Catholic Charities to use three-acre parcel for $12.85M project to help homeless
By Tom Maguire | Associate editor
A former commercial building in Syracuse will take on a steadfastly welcoming air.
“We’ve never turned anybody away at Catholic Charities and as long as I’m there, we never will,” said Michael F. Melara, executive director of Catholic Charities of Onondaga County.
Melara plans to turn the three-acre parcel at 1801 Erie Blvd. East into his agency’s approximately $12.85M Housing Services Center for men who are homeless. “We’re super psyched about this,” he said.
Catholic Charities, he said, tends to concentrate on homeless men who struggle with mental health or substance abuse or some combination of those issues—“they really represent the most vulnerable members of our community.”
Dorm named for monsignor
Planned for completion this fall about three miles from downtown is the Catholic Charities Housing Services Center, an 80-bed shelter licensed by the state. Included will be a dormitory named for retired Msgr. J. Robert Yeazel, “given all that Msgr. Yeazel has done for the diocese for folks that struggle, for the poor and particularly for the homeless,” Melara said.
“I am very honored to have this ‘dormitory of welcome’ named after me,” Msgr. Yeazel said in an email. “But the real honor goes to Catholic Charities, its staff, volunteers and benefactors.
“Catholic Charities has done amazing things for those most in need throughout its existence and now Mike Melara and his team are providing a new and vibrant place of rest and renewal for our friends.
“We all know what it is like to move into a new home—it is a chance to start over, it has a feeling of comfort and security, and I pray that it will be so for all who accept the hospitality of this new home.
“In these times when the world is so divided, we need others’ presence like never before. With that presence of others we can hopefully acquire a new feeling of belonging, a recognition that we are loved and lovable. In this project, Catholic Charities’ mission has truly met the moment.
“Blessings to all who have made this building truly a ‘home away from home.’”
The shelter will include the Msgr. Yeazel Dormitory; a commercial kitchen in which the shelter’s guests can develop their culinary and workforce skills; leisure space; a dining space; and health and mental-health clinics. The adjoining office building is being renovated for 40 professional-staff members. Phase 1—the shelter and the office building—will open this fall.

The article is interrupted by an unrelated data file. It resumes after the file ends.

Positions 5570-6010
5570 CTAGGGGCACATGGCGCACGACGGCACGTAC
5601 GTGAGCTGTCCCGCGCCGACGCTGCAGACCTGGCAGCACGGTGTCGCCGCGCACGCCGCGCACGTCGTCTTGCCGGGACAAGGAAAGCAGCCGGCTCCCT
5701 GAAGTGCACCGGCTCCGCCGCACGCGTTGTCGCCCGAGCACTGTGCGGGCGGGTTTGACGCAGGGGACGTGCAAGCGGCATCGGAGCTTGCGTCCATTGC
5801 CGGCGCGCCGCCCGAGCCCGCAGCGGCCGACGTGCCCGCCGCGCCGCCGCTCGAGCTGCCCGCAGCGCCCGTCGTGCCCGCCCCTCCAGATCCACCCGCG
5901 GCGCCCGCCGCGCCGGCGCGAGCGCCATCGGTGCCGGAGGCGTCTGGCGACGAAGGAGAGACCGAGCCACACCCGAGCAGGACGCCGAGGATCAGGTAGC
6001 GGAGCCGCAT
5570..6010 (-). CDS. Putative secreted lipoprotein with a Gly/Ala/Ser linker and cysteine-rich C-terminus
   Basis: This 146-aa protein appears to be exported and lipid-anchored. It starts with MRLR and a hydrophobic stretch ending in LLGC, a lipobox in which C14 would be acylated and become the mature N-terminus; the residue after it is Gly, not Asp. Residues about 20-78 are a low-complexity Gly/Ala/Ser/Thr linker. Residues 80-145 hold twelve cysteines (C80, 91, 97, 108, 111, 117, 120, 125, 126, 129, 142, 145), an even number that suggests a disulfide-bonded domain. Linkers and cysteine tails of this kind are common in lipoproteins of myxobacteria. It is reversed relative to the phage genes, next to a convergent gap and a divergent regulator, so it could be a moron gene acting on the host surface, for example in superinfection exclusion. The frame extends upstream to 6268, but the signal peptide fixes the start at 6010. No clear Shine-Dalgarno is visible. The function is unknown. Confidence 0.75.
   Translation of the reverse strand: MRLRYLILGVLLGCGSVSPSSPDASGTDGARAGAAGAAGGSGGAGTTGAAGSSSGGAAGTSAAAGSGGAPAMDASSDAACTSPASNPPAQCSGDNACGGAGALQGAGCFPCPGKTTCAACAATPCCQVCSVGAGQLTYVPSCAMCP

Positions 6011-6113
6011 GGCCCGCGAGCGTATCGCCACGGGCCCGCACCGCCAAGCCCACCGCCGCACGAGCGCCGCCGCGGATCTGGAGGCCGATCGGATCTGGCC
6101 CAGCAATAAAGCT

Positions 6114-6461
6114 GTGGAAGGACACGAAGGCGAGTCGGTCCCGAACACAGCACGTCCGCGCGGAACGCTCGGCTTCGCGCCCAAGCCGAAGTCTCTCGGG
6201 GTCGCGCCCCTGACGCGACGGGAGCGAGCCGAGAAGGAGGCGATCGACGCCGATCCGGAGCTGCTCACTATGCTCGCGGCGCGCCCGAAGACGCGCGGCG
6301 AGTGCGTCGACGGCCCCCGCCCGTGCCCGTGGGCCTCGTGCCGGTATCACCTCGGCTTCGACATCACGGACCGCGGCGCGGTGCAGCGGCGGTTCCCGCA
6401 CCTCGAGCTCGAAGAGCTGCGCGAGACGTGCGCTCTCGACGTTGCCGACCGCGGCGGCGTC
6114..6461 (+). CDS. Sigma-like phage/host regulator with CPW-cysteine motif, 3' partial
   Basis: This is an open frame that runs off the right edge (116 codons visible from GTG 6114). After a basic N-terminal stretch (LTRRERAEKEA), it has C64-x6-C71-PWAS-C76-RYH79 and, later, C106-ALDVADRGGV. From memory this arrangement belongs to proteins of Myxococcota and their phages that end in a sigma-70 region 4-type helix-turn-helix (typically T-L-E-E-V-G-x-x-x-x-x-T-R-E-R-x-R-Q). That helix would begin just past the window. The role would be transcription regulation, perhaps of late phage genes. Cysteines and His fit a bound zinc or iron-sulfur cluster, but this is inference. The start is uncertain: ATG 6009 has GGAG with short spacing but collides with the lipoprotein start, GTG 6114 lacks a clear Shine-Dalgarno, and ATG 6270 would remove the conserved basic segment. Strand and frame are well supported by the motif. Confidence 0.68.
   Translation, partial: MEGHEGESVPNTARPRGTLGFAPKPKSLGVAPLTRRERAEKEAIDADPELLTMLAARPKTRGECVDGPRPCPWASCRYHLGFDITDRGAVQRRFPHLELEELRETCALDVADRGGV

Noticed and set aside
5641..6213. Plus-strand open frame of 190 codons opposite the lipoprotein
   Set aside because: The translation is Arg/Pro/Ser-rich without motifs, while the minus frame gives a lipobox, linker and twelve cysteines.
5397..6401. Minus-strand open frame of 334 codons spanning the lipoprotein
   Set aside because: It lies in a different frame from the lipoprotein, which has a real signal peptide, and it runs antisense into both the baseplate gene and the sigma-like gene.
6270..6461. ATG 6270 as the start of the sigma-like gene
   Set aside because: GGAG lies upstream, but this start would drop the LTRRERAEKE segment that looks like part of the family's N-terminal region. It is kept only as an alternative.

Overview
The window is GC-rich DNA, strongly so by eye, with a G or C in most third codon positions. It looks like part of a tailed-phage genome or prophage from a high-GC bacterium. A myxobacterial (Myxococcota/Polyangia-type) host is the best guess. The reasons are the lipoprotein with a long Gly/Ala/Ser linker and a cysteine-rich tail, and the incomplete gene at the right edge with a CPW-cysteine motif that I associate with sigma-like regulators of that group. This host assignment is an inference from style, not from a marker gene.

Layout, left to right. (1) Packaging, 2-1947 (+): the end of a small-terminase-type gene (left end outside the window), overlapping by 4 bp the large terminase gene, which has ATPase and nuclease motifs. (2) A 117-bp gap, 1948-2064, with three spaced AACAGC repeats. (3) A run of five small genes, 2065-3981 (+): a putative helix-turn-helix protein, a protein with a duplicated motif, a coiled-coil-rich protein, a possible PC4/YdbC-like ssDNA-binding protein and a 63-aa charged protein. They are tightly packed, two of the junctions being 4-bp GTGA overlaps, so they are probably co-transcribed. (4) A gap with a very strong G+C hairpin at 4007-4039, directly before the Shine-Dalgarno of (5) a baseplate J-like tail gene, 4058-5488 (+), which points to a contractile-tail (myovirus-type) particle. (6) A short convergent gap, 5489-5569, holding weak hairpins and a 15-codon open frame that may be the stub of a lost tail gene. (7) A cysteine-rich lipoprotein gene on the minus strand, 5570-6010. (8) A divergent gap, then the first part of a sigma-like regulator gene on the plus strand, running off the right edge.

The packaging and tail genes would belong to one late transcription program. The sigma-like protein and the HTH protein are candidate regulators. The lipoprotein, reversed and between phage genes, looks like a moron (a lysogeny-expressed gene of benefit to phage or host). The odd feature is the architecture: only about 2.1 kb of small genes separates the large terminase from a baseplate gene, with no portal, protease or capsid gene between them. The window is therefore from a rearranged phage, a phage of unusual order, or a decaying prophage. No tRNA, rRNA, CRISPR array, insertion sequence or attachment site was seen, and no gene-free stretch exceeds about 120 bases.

To the north of the office building will be Phase 2, projected to open toward the end of this year or the beginning of next year: six single-unit apartments for “older homeless men who have spent way too much time on the street, way too much time in the dormitory,” Melara said. These residents, he said, will have “their own apartment with some of the comforts of home,” along with access to all of the services at the shelter.
A patio and a landscaped area will be part of what Melara called the “interesting parcel,” because the offices will be at street level but the dormitory and the apartments will be about eight to 10 feet below street level; that is where most of the construction will be. Lighting and security will also be addressed.
Melara cited excellent financial support: $6M from New York State’s Homeless Housing and Assistance Program; a $3M appropriation in the federal budget, as reported by the office of U.S. Rep. John Katko; $2.85M from Onondaga County; and over $1M from many donors including the Allen Family Foundation.
Some fundraising continues, with the potential for eight or even 10 apartments instead of the planned six if the goals are exceeded, Melara said. That would boost the overall price of the project to about $13.3M.
24/7 intake coming
Catholic Charities intends to keep its current men’s shelter open at 1074 S. Clinton St., Melara said, until the new facility is ready. Catholic Charities’ intake center at Cathedral Emergency Services at 264 E. Onondaga St. will transition to a 24/7 operation around the end of April for housing-vulnerable or homeless individuals. Professional staff will greet them, process them and transport them via van to the most appropriate shelter location, such as the Rescue Mission, the Salvation Army or the new Housing Services Center.
“We hope to have a team that we can dispatch to a business owner or here at Cathedral,” Melara said, “that somebody can go and talk to that individual, try to engage them, get them to the intake center and get them the help that they need.”
That does not remove the need for the Rescue Mission, he said. “In fact, we are bracing ourselves, now that the eviction moratorium has ended and eviction court is in full swing, we are anticipating more people getting evicted, more people becoming homeless. We expect that will grow at full capacity. … Yeah, it’s tricky out there right now.” If families come to the intake center, they will be processed like anyone else, he said.
He added that the “family provider in our community is the Salvation Army. … What we like is we’ll be able to respond immediately. … Take that family, transport them to the Salvation Army, get them settled.”
Construction of the Catholic Charities Housing Services Center started in November 2021. Catholic Charities is working with Rich and Gardner Construction Co.; the architects are Holmes, King, Kallquist & Associates.
“Serving the homeless represents the full expression of our mission at Catholic Charities,” Melara said. “It’s part of our DNA, it’s a core service. And it is one of the places where we see the face of God in the people that we serve.”